Inspired by our traditional 'domplines', these Sweet Potato Dumplings are smooth and have a subtle hint of sweetness that goes best with foods with strong flavors.
Is it just me, or do you also get obsessed with some foods at times? Whenever I discover (or rediscover) a favorite I can't get enough and keep coming up with new ideas based on it. Behold my new Sweet Potato Dumplings!
Like I mentioned in the recipe for dumplings (or domplines, as we call them), it is a dish that I did not grow up with, but I dig the concept. They're like gnocchi, but with a Caribbean flair. And like any type of pasta, there are millions of ways to serve them. I am probably not even exaggerating too much.
I suppose the next step was to start tinkering with the traditional recipe and see what would come up.
Just so you know, I have a notebook in which I jot down these ideas, and sometimes months or even years pass between the first note and the last test of the recipe. This wasn't one of those cases. I happened to have some batatas at hand, and I had to make dinner... test no. 1 was a success, at least for me. But what would the
food critics family say?
They did. And they had the leftovers the next day.
About this recipe
So, what's the point of making Sweet Potato Dumplings when the original dumplings are so good? Well, these are also good, really good, in a different way. They are not as chewy as flour dumplings and they have a discreet touch of sweetness, gentle enough not to overpower whatever you serve it with.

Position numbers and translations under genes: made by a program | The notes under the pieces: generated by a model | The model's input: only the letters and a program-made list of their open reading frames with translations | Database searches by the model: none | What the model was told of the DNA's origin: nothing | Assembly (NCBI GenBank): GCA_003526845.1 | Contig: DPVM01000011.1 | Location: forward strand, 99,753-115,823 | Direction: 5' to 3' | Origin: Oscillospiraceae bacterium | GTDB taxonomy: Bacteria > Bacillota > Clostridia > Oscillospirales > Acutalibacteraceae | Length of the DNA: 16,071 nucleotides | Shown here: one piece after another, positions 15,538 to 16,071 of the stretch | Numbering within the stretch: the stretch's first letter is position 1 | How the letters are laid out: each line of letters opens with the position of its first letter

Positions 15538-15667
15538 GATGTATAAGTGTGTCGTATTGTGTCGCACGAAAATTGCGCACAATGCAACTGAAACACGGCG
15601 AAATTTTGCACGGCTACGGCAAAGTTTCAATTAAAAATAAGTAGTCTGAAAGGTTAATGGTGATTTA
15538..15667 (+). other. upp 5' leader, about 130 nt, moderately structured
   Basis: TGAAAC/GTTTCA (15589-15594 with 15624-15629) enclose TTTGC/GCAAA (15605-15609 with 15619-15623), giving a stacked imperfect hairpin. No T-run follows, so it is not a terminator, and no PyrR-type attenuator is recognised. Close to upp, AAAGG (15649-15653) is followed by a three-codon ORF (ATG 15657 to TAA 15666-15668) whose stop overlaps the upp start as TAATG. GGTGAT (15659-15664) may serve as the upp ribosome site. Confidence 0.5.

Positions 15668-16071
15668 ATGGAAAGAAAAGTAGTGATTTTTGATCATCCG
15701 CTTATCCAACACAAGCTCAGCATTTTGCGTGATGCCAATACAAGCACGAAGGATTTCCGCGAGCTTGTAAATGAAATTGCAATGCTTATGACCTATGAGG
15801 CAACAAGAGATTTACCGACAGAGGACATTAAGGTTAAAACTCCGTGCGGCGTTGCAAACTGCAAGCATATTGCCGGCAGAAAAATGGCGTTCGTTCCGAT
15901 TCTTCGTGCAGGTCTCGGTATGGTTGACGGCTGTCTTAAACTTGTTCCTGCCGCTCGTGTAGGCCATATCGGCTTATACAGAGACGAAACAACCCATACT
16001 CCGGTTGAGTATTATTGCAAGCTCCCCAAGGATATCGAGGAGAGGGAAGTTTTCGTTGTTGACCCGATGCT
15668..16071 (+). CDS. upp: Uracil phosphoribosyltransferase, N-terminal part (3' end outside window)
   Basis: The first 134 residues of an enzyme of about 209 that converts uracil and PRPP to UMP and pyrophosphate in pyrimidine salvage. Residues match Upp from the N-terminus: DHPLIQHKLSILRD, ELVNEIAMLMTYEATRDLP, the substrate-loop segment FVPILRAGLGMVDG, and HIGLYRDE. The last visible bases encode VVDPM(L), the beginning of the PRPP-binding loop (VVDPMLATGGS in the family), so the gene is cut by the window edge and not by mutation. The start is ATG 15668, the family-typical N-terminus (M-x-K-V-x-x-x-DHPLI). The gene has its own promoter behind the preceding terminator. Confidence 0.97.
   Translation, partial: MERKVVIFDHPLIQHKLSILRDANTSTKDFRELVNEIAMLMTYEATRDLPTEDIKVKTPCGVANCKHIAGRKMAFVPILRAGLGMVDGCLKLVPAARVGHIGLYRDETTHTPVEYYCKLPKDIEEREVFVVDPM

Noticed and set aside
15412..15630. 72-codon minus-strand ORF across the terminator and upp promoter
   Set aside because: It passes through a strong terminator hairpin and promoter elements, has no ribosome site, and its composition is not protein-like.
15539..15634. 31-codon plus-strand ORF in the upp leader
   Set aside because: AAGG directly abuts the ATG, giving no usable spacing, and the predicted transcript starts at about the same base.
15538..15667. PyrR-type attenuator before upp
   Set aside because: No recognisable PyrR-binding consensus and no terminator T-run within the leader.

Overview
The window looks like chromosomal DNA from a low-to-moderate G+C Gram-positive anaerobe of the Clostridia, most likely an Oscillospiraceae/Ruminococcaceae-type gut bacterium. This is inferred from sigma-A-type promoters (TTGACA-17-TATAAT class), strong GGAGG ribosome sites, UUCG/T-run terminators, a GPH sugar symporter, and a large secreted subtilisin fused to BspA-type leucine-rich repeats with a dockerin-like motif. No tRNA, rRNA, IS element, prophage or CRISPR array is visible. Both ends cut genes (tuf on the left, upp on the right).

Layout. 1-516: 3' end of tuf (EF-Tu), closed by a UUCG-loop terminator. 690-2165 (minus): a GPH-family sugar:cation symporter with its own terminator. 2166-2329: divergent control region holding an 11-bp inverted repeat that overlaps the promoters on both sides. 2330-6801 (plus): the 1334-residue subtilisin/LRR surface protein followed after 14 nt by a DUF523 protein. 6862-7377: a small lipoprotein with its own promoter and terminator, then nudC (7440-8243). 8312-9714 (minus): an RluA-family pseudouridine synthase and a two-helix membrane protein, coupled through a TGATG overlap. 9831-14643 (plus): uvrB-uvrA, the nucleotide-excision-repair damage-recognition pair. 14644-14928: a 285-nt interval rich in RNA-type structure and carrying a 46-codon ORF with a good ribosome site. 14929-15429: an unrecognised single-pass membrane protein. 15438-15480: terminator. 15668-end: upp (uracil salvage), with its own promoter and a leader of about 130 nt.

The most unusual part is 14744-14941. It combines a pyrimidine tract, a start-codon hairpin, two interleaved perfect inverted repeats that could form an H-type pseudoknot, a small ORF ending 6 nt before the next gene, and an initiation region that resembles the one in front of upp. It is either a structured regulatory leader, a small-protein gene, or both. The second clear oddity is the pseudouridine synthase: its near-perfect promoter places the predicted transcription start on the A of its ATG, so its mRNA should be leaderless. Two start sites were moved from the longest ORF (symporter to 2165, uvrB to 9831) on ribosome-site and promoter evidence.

I served it with Bacalao, and to my huge surprise, they liked that too! It's like batting a goal, or scoring a knockout. OK, clearly sports are not my thing...
Sweet Potato Dumplings Recipe
- 1/2 lb [0.23 kg] of batata (Japanese sweet potato)
- Water to boil batata and dumplings , divided
- 1 teaspoon of salt , divided
- 2 tablespoon of butter , at room temperature
- 1 small egg
- 1/2 cup of flour (may not use all)
- 2 tablespoon oil to grease tray and hands
- Boil batata: Peel and cut batatas into chunks. Boil in unsalted water until it is very soft (think boiled potato-soft).
- Prepare dough: Mix batata, 1/2 teaspoon of salt, butter, egg, and 1/4 cup of flour in the food processor until you obtain a smooth dough. Remove from the bowl and place it on a clean counter dusted with flour. Knead until you obtain a smooth dough that doesn't stick too much to your hands, if the dough is too wet, work in extra flour by the tablespoon until it is no longer too sticky (it will still be somewhat sticky though). Cover in plastic film and let it rest for 10 minutes.
- Make domplines: Grease a tray where you'll place the finished dumplings, and grease your hands. Make balls 1 inch [2.5 cm] in diameter, then work with the palms of your hands until they are elongated and about 1/2" [1.5 cm] thick (they'll puff up when boiled).
- Cook the domplines: Once you've finished shaping the dumplings, heat over medium heat 3" of water [10 cm] in a pot large enough to fit all the dumplings with room to spare. Add the remaining salt to the water. When it breaks the boil, carefully lower the dumplings into the water keeping them from touching each other. Once the dumplings start floating, cook for two more minutes. Cut one and test for doneness, boil two more minutes if necessary. Remove from the water with a slotted spoon.
- Serve: Serve right away. My preferred choices for this are either bacalao guisado (with no potato), arenque guisado, or "pica pica" (spicy canned sardines) and a few avocado wedges.